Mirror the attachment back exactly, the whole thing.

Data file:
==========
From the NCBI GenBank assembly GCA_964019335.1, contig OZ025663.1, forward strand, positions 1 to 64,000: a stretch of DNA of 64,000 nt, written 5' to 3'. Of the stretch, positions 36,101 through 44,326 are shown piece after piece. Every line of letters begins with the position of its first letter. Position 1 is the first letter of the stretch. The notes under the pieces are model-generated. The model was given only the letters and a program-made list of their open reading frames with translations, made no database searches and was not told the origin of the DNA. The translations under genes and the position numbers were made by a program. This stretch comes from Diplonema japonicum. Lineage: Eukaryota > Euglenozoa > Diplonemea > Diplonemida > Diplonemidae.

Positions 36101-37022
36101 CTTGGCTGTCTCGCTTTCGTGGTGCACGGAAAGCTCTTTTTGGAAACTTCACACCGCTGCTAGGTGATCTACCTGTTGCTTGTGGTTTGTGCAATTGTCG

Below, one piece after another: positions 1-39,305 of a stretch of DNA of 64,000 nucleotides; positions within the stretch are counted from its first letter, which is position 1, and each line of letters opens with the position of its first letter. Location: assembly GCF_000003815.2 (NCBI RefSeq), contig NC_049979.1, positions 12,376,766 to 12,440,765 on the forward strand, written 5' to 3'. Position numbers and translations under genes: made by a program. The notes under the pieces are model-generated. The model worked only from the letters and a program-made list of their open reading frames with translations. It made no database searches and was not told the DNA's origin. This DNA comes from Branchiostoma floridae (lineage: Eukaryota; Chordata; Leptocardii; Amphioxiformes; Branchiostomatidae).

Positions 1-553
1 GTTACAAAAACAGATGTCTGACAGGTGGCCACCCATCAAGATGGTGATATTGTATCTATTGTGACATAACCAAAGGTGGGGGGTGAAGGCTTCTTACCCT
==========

From the NCBI GenBank assembly GCA_964019335.1, contig OZ025663.1, forward strand, positions 1 to 64,000: a stretch of DNA of 64,000 nt, written 5' to 3'. Of the stretch, positions 36,101 through 44,326 are shown piece after piece. Every line of letters begins with the position of its first letter. Position 1 is the first letter of the stretch. The notes under the pieces are model-generated. The model was given only the letters and a program-made list of their open reading frames with translations, made no database searches and was not told the origin of the DNA. The translations under genes and the position numbers were made by a program. This stretch comes from Diplonema japonicum. Lineage: Eukaryota > Euglenozoa > Diplonemea > Diplonemida > Diplonemidae.

Positions 36101-37022
36101 CTTGGCTGTCTCGCTTTCGTGGTGCACGGAAAGCTCTTTTTGGAAACTTCACACCGCTGCTAGGTGATCTACCTGTTGCTTGTGGTTTGTGCAATTGTCG

Below, one piece after another: positions 1-39,305 of a stretch of DNA of 64,000 nucleotides; positions within the stretch are counted from its first letter, which is position 1, and each line of letters opens with the position of its first letter. Location: assembly GCF_000003815.2 (NCBI RefSeq), contig NC_049979.1, positions 12,376,766 to 12,440,765 on the forward strand, written 5' to 3'. Position numbers and translations under genes: made by a program. The notes under the pieces are model-generated. The model worked only from the letters and a program-made list of their open reading frames with translations. It made no database searches and was not told the DNA's origin. This DNA comes from Branchiostoma floridae (lineage: Eukaryota; Chordata; Leptocardii; Amphioxiformes; Branchiostomatidae).

Positions 1-553
1 GTTACAAAAACAGATGTCTGACAGGTGGCCACCCATCAAGATGGTGATATTGTATCTATTGTGACATAACCAAAGGTGGGGGGTGAAGGCTTCTTACCCT